Dendritic Cells in Bone Marrow at Diagnosis and after Chemotherapy in Adult Patients with Acute Myeloid Leukaemia
Research output: Contribution to journal › Article
Dendritic cells (DCs) develop in the bone marrow from haematopoietic progenitor cells. Two subsets, plasmacytoid DCs (pDCs) and myeloid DCs (mDCs), have been identified. Little is known regarding DC levels in bone marrow of patients with acute myeloid leukaemia (AML) before and after chemotherapy. We investigated relative pDC and mDC levels in bone marrow from 37 hospital controls and 60 patients with AML [at diagnosis, complete remission (CR) and follow-up] using four-colour flow cytometry. The pDC immunophenotype was characterized as lin-/HLA-DR+/CD123 + and mDC as lin-/HLA-DR+/CD11c+. In 69% of patients with AML, no DCs were detected at diagnosis. At CR, mDC levels were the same in patients with AML and hospital controls while pDC levels were slightly lower. There was no association between minimal residual disease or survival rates and DC levels. Patients with low mDC levels at CR were more likely to suffer from complicated infections, although the difference was not statistically significant. Altogether, there was a profound decrease in DC levels in patients with AML at diagnosis. DC levels increased at CR and were higher than in hospital controls after post-remission therapy, suggesting that DCs recover after repeated chemotherapy. There may be an association between mDC levels and infectious complications.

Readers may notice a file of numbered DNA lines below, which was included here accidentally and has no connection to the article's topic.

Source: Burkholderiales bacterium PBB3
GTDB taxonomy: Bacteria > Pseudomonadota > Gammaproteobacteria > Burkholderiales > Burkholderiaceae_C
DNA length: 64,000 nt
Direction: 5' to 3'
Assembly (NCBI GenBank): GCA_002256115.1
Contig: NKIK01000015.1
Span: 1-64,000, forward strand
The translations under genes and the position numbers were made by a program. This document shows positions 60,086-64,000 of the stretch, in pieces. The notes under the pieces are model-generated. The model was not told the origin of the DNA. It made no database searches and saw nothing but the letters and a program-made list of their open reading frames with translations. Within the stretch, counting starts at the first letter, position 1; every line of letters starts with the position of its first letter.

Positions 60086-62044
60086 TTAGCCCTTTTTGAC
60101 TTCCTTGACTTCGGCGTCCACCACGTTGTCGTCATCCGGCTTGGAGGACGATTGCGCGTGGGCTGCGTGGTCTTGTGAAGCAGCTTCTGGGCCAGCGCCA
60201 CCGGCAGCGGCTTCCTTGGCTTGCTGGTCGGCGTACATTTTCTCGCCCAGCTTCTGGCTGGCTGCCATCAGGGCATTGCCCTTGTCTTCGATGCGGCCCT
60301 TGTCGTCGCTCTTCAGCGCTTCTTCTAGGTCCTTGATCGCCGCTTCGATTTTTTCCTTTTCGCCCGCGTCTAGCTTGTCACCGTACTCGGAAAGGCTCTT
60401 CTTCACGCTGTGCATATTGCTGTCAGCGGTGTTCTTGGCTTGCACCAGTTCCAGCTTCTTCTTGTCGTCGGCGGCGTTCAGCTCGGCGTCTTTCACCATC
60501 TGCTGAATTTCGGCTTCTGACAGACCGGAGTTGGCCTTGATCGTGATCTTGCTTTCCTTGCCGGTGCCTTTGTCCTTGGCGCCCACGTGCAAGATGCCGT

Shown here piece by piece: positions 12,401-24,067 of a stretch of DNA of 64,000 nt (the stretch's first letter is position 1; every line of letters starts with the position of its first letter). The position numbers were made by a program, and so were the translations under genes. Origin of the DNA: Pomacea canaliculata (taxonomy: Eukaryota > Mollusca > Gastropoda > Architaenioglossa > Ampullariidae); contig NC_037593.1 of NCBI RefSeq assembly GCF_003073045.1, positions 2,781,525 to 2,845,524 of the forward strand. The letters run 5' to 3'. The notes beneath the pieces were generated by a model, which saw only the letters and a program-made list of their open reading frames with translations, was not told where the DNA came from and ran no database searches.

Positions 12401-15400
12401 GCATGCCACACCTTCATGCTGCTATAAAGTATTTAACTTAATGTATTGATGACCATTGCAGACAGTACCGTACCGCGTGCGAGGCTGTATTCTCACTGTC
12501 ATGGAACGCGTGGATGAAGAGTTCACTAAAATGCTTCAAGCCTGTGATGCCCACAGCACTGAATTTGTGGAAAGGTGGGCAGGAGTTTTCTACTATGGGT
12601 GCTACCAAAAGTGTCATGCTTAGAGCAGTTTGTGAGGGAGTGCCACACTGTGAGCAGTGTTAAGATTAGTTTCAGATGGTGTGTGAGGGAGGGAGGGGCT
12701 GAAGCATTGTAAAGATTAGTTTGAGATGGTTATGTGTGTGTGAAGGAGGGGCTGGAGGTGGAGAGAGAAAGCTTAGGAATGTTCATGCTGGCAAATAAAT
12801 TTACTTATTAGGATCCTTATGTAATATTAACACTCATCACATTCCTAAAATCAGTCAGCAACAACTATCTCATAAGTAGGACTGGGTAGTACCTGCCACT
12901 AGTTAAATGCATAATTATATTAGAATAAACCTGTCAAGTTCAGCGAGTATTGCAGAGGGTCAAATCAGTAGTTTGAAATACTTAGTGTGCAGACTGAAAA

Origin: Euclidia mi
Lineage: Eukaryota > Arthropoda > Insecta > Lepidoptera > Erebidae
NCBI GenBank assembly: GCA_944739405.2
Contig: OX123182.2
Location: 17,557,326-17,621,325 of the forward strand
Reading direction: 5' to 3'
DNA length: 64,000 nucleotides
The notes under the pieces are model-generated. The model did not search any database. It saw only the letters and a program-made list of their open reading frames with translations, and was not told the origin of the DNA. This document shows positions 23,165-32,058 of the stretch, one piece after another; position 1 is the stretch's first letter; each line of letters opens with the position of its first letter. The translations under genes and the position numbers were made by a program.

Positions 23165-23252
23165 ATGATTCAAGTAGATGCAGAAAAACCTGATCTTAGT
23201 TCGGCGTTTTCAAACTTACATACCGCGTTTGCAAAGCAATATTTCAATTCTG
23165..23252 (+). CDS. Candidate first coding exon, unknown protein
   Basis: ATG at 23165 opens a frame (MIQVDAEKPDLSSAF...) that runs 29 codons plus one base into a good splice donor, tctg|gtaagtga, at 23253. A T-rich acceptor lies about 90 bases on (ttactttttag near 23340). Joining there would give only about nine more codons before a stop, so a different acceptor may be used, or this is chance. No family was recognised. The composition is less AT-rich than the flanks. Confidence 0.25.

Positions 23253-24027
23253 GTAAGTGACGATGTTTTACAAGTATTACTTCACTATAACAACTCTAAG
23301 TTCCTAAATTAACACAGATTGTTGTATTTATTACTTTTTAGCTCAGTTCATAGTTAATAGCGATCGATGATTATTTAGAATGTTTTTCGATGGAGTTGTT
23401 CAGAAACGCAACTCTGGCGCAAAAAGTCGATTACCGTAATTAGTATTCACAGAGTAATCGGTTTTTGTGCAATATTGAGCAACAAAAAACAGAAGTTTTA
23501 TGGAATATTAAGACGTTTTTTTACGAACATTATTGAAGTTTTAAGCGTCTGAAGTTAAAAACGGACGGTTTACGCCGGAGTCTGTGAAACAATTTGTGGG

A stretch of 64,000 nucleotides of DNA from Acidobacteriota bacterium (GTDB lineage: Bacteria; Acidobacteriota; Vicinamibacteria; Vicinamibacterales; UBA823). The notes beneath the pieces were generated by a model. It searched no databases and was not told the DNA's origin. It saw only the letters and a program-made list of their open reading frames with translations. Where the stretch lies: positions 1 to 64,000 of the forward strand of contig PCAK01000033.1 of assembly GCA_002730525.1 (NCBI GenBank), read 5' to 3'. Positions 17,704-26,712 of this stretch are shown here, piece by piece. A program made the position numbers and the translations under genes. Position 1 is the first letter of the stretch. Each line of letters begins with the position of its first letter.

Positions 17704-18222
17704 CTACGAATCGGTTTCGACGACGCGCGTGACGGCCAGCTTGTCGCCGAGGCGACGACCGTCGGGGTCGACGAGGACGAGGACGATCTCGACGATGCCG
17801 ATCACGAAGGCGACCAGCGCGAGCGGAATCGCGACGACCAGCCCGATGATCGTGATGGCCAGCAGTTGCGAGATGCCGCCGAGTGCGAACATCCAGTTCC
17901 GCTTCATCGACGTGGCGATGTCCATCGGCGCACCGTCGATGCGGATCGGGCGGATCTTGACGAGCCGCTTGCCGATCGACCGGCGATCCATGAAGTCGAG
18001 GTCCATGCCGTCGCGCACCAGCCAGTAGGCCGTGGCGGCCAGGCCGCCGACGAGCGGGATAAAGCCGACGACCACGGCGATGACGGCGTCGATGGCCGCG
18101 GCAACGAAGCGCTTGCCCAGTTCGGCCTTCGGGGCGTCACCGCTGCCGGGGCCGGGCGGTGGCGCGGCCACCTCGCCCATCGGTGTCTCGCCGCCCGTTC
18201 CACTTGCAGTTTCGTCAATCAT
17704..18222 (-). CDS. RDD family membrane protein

|Research areas and keywords||
Subject classification (UKÄ) – MANDATORY
|Number of pages||8|
|Journal||Scandinavian Journal of Immunology|
|Publication status||Published - 2014 Dec 1|